NFL teams are free to start assigning their own free agents with a franchise tag starting on Monday, February 18. The last day to use the franchise tag is March 4. So, every NFL general manager then has eight days after that to begin making offers to agents for the free agents they represent starting on March 12.
Just because a team places a franchise tag on a player, that doesn't prevent them from negotiating a long-term deal with the player. In most cases, reaching a long-term contract is what the team wants to do anyway. The key development is that by removing the player from the free-agent pool, they will more than likely retain that player rather then let them walk away.
The following players stand a reasonable chance to receive a franchise tag. If they don't get one, then they will be in demand in the free-agent market, with several being the subject of a bidding war.
Baltimore Ravens QB Joe Flacco
Based on Flacco's performance in the playoffs, he will be commanding top dollar and will get it. Baltimore will have to either place the tag on him for $14 million or the exclusive tag for $16 million. Long-term deal in the $18-20 million range per year is probably going to be required.
Buffalo Bills S Jairus Byrd
Franchise tag numbers for a safety are $6.798 million, but the Bills prefer to sign Byrd to a longer-term deal. The Bills may need to come in above $7 million for a longer-term deal.
Chicago Bears DT Henry Melton
The Bears don't have that much salary cap space available due to having a number of huge contracts on defense already with Julius Peppers, Charles Tillman and Lance Briggs. Melton will cost them $8 million to franchise, so this is far from a slam dunk. If he doesn't get a tag, NFL teams will need to come in above $8 million to get him, as Melton believes he is the best defensive tackle in the NFL right now.
Cincinnati Bengals T Andre Smith
Smith is the first of five tackles on this slide. NFL teams know how important tackles are, and they have to take action to protect the better ones in the game. Going rate for a franchise tag tackle is $9.660 million. So, for any team that sees any one of these tackles hitting the open market, they should have at least $9 million in available salary cap space.
As for Smith in free agency, his price range will probably be in the $9-10 million range.
Denver Broncos T Ryan Clady
Clady has the best chance of all five tackles to be franchised. He is Peyton Manning's bodyguard. If Denver lets him test the market, some team would step up over $10 million to steal him from Denver.
Kansas City Chiefs WR Dwayne Bowe
With Andy Reid now in charge in Kansas City, the last thing he wants to see happen is to bring in a quarterback while the top wide receiver is leaving for greener pastures. Franchise tag money for wide receivers is $10.357 million, and remember that Bowe got the tag in 2012. So, Kansas City would have to pay him 120 percent in 2013. Looks like Bowe will get at least $10 million wherever he plays in 2013.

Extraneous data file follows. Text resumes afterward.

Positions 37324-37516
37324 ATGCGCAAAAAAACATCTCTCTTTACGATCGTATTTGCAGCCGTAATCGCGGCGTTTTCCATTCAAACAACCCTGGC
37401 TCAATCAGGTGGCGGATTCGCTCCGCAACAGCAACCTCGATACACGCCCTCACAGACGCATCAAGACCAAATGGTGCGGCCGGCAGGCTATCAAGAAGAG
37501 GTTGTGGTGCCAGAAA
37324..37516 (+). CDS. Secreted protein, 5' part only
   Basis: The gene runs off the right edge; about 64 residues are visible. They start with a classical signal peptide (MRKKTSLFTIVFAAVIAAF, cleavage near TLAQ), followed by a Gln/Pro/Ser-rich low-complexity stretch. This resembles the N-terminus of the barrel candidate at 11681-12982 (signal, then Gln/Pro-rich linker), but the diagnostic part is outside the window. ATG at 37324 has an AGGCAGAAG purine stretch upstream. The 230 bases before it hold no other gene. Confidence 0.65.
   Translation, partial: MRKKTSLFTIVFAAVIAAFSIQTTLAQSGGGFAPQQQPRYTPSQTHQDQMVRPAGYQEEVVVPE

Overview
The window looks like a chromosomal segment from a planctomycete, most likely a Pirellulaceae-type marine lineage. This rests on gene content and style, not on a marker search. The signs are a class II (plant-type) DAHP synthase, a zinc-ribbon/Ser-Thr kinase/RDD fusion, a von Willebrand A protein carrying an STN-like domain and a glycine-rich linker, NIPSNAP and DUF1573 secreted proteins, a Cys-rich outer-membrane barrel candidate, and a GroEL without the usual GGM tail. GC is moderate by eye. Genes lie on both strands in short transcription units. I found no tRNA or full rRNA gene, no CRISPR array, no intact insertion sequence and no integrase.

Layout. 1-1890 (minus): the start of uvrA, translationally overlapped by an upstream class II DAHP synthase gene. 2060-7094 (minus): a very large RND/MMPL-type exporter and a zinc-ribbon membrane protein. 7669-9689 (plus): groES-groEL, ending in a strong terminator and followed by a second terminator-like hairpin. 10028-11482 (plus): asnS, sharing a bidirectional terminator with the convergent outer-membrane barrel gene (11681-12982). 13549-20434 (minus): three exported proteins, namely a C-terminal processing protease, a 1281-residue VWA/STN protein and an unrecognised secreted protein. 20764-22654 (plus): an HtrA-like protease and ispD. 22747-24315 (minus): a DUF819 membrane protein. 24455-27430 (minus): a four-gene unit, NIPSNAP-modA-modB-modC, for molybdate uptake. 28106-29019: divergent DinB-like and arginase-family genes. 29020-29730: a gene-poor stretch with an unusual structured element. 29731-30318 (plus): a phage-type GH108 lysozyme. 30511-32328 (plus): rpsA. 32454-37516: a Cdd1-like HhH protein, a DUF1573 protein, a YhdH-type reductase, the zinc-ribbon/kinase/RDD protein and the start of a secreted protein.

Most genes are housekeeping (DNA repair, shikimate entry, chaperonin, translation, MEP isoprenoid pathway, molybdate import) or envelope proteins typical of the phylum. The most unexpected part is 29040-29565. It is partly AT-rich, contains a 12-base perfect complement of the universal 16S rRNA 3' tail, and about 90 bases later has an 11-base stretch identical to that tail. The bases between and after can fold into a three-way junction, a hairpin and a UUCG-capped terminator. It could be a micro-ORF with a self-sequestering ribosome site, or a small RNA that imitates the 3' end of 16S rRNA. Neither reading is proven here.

New England Patriots T Sebastian Vollmer
The Patriots offensive line went through some personnel changes in 2012, and it needs to retain Vollmer to prevent more shuffling in 2013. Tom Brady will lobby to see Vollmer brought back.
New Orleans Saints T Jermon Bushrod
The Saints will have to perform some salary cap surgery to find the space needed to franchise tag Bushrod. If they can't, teams will go after the talented tackle, which would make things less comfortable for Drew Brees. As we stated above, $9-10 million is the going rate for top-tier tackles.
New York Giants T Will Beatty
Beatty is the best offensive lineman that the Giants have, so unless they can convince him to sign a long-term deal, they will have to apply the franchise tag to him. The Giants have been aggressive in clearing up some salary cap room since the Super Bowl, so that bodes well for Beatty staying in New York.
San Diego Chargers G Louis Vasquez
Vasquez is one of the best guards hitting free agency this year (with Andy Levitre of Buffalo being the other), so teams that are in need of improving their interior offensive lines will be curious to see what the Chargers decide. All offensive linemen are lumped together in the franchise tag numbers by position, so putting a tag on Vasquez would cost the Chargers the same $9.660 million that the tackles receive.
San Francisco 49ers S Dashon Goldson
Here is another example of a player who was tagged in 2012 (Dwayne Bowe was the other) who hasn't been signed long-term and whose team might have to apply the franchise tag again to keep him. San Francisco would have to pay Goldson 120 percent of what he got in 2012. The 49ers secondary looked vulnerable in the Super Bowl, so that might prevent teams from throwing out more than $6-7 million to try to lure Goldson away from San Francisco.
Tampa Bay Buccaneers DE Michael Bennett
Pro Football Focus ranked him as the No. 7 defensive end in the NFL in 2012 in 4-3 schemes. Since he led the Bucs in sacks last year, Tampa Bay doesn't want to see him leave in free agency. The going rate for a defensive end with the franchise tag is $10.984 million, so if he is allowed to hit free agency, it would take roughly $10 million to sign Bennett.
Tennessee Titans TE Jared Cook
The going rate for a franchise tag tight end in 2013 is $5.962 million. If the Titans don't reach a long-term deal with Cook, then they will likely give him the franchise tag. If negotiations don't go well and he hits the open market, offers would need to start at at least $5 million to get him to sign a deal.
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